I remember being concerned about the Howling Man after Mike told me about the extended stalemate. (It had occurred when I was at work, pretending to be a colonist in charge of the tavern wenches.) Our neighbor had always been nice to me. I’d given him some milk after he asked for it one morning, and he’d given me an ostentatious bow, kneeling before me on one knee and bowing his head, like a knight would do before a king. He had plenty of decorum, he just saved it for those who were deserving.
Looking south down Princess Anne Street toward the downtown area. The Irish Brigade used to be all the way down and at left. (I’ve been told that various restaurants close and re-open at the address, and … that the site of Mother’s Pub was also rebranded as the “new” Irish Brigade for a while? But by different owners?) That’s just confusing.
Just a little farther down on Princess Anne is the historic Fredericksburg Baptist Church. My girlfriend during the summer of 1991 sang in the Maranatha choir there.
Looking north on Princess Anne Street, toward Hardee’s, and where Fas-Mart and the comic shop used to be.
Does anyone else remember this grey house on Pitt Street, between Princess Anne and Caroline? (That extension with the latticed porch hadn’t been built yet in the 1990’s.) I think the house number is 209. It became a big party house in 1993 and 1994 … I was at a party with a bunch of New Hall people during my senior year, I think, when the cops arrived. I remember the house emptied out in an instant.
I myself slid down the outside of the house via the gutter from the second floor. (Seriously, people, when I went through my Spider-Man phase, I was really into climbing things.) I did something weird to the joint in my right thumb — it didn’t hurt much, but, to this day, my thumb still makes a clicking noise whenever I bend it.
Nothing says “gentrification” like seeing an upscale “Red Dragon Brewery” where a creepy, vacant building used to be. Way to go, Fredericksburg.
Heading south toward Caroline Street.
Looking south on Caroline from Pitt.
Looking back up Pitt from Caroline.
My Fredricksbud declined my offer to bring him an Official City of Roanoke, Virginia, commemorative mug. (You’d figure those things would be in higher demand.) So I brought him a … fidget spinner!!! There it is, below … fidgety-spinning, I guess. All jokes aside? The allure of these (surprisingly pricey) fad toys is entirely lost on me. That thing entertained me for less than two minutes. (And it is generally agreed upon that I have the mind of a child.)
Falmouth Bridge heading west into downtown.
George Street looking north to Caroline Street.
Caroline Street. I must say that the entire town looks far better than when I last spent a lot of time here in 1995. There are more and better stores, and the downtown area even looks better maintained. Of course, the mid-1990’s economy wasn’t doing so well.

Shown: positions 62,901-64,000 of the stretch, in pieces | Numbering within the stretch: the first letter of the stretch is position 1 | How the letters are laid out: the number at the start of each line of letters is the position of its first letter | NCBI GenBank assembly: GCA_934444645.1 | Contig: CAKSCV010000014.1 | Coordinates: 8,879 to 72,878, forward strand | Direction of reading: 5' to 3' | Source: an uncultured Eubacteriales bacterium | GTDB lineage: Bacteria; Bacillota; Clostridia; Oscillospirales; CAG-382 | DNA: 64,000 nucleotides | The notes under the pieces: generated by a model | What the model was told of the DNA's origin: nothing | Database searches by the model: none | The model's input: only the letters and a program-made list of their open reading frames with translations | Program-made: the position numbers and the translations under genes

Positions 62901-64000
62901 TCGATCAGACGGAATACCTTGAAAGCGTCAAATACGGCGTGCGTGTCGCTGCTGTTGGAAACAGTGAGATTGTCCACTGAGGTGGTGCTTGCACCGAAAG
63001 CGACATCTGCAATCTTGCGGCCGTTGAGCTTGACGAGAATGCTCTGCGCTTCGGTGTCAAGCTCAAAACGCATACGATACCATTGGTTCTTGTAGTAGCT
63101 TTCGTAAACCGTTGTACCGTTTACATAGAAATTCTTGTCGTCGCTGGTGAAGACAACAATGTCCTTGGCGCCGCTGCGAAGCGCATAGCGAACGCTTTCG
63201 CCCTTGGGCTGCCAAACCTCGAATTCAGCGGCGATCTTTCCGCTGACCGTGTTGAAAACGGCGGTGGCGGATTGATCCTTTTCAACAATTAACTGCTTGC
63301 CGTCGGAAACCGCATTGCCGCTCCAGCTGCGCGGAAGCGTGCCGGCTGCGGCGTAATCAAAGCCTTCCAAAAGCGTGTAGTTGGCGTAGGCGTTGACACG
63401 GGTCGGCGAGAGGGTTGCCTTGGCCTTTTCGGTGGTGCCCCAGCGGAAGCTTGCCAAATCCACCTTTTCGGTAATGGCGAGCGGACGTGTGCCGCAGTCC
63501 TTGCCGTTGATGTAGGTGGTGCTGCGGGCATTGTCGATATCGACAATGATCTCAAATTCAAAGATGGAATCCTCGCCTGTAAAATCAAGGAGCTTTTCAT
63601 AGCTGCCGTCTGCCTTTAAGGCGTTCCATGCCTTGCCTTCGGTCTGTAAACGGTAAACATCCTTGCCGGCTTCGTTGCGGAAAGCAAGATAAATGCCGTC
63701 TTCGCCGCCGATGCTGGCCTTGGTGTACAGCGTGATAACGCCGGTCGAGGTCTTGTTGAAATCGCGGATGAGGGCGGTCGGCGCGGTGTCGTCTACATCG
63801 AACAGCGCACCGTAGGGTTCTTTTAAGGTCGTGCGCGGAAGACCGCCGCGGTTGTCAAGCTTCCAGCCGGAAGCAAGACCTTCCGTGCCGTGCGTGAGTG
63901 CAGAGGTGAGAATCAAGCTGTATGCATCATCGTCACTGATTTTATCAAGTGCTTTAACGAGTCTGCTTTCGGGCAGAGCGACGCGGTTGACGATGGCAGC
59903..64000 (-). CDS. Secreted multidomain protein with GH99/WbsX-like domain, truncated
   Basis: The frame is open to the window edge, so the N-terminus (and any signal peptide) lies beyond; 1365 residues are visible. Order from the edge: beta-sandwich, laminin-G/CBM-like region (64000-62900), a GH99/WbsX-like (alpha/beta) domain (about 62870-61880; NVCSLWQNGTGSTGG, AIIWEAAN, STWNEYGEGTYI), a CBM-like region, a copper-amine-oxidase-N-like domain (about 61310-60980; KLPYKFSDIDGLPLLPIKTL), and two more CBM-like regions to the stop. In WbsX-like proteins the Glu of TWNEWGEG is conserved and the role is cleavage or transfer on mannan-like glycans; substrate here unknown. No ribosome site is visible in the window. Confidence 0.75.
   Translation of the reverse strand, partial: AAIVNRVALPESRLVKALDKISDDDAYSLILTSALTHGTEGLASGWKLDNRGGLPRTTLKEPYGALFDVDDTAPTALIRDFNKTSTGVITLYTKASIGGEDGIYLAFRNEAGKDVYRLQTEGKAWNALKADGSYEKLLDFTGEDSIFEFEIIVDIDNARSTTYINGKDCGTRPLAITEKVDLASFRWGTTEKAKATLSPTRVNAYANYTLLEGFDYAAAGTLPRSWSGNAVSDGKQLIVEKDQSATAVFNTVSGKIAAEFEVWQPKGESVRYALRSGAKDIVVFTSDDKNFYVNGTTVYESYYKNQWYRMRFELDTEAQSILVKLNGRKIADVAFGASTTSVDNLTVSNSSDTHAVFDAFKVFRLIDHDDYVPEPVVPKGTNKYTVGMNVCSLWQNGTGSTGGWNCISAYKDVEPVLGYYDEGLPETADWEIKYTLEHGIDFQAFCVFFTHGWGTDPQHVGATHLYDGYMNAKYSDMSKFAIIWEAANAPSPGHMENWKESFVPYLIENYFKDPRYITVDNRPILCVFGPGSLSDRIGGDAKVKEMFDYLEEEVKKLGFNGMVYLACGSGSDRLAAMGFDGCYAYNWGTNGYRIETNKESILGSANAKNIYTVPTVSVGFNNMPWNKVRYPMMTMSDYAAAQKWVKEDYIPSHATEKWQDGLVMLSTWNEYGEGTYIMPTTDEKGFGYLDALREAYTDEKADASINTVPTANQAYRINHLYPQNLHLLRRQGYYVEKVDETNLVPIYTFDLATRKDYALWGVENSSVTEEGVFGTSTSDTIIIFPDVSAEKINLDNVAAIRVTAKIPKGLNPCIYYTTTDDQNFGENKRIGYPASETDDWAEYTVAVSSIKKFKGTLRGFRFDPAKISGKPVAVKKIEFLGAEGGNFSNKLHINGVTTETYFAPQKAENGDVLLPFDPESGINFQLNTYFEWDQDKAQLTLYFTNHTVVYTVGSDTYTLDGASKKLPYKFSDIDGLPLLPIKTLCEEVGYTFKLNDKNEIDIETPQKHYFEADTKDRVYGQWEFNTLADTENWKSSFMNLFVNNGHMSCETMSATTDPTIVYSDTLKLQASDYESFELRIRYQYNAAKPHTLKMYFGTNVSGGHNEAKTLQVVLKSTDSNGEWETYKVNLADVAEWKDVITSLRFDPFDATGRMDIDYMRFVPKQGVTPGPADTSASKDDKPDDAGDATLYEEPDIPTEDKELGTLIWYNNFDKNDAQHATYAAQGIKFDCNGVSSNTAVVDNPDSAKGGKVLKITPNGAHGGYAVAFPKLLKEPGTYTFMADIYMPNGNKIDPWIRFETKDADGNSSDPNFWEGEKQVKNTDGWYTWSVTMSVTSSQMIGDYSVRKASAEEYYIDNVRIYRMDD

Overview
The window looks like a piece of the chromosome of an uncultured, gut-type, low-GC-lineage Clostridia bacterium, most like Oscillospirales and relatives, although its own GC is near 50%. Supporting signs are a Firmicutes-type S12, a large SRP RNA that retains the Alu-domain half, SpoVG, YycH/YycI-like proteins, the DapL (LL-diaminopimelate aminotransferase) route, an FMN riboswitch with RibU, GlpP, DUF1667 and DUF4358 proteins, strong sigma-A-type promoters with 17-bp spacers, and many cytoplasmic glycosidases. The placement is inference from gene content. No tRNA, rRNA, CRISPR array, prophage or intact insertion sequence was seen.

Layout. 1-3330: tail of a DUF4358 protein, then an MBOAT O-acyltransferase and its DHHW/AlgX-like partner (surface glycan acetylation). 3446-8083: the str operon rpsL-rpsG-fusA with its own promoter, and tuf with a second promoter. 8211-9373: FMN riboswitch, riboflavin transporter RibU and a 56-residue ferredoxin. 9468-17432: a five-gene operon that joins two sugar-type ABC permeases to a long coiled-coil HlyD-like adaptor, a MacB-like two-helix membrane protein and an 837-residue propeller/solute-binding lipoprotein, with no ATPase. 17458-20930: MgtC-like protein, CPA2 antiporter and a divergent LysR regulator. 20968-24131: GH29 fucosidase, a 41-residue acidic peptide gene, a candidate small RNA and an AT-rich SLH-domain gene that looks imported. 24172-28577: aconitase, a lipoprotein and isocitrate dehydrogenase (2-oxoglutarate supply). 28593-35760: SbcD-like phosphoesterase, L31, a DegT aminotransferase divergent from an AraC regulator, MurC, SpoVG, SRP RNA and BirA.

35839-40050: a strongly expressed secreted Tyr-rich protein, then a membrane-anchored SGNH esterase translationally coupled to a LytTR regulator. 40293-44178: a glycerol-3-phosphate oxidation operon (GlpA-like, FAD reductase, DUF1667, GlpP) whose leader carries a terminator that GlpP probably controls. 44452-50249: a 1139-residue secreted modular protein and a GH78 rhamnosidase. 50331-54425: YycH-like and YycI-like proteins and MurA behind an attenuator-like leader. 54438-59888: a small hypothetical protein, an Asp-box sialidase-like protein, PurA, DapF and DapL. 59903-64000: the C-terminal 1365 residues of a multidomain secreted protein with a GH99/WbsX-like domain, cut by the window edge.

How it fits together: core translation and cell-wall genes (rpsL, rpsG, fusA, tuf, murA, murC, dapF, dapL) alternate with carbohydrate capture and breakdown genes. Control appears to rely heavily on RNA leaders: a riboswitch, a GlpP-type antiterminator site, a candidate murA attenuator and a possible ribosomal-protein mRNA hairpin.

Pictured below is Goolrick’s Drugs.
The reopened Sammy T’s!
Looking west up Hanover Street from Caroline Street.
At Benny Vitali’s on Caroline Street. The pizzas and individual slices there are twice the normal size. It seems like a decent marketing device; how many Mary Washington College students wouldn’t want to order a giant pizza? The pizza is cheap and damned good too.
A mural on Sophia Street.
The corner of William Street and Princess Anne Street, heading west.
The Confederate Cemetery (and Fredericksburg City Cemetery) as seen from Washington Avenue. My apologies for including this — for some reason, I’ve always really liked speeding car shots.
I can’t say I fully understand the zeal of “The Boondock Saints'” (1999) cult following, but I had fun with it — I’d give it an 8 out of 10 for being unusual and unexpectedly diverting.
I don’t really see it as a crime thriller — it’s more like an absurdly violent situation-comedy. It borrows its tone and style from 1994’s “Pulp Fiction,” not to mention its own shock-comedy throwaway scene involving an accidentally discharged sidearm.
Like its superior inspiration, its formula is creating quirky, likable characters with some funny dialogue, and then raising the tension by placing them in the midst of graphic violence. It mostly succeeds — Sean Patrick Flanery and Norman Reedus’ characters are endearing, cool and easy to root for. I laughed out loud a few times, and I can see how their telegenic antiheroes would attract a devoted fandom.
The directing seemed choppy and even amateurish. I noticed this right from the opening credits, which are awkwardly spliced with the onscreen introduction of the main characters.
The screenwriting is a little spotty, too — we’re never told, for example, how its two protagonists come to be such proficient assassins. (Are they former military? Is there a joke here I’m missing about them being “blessed,” consistent with the “saints” motif and all the references to Catholicism?) Nor do we get much meaningful information about their motivations. (Their bloody crusade begins only when they kill several gangsters in self-defense, then they seem to pursue a life of vigilantism as an afterthought.) Finally, our antiheroes seem refreshingly real and identifiable, while other characters (Willem Dafoe’s detective and Billy Connolly’s mafia hitman) seem cartoonish enough to populate a farce like “The Naked Gun” series).
Again, though — this was fun. I’d recommend it.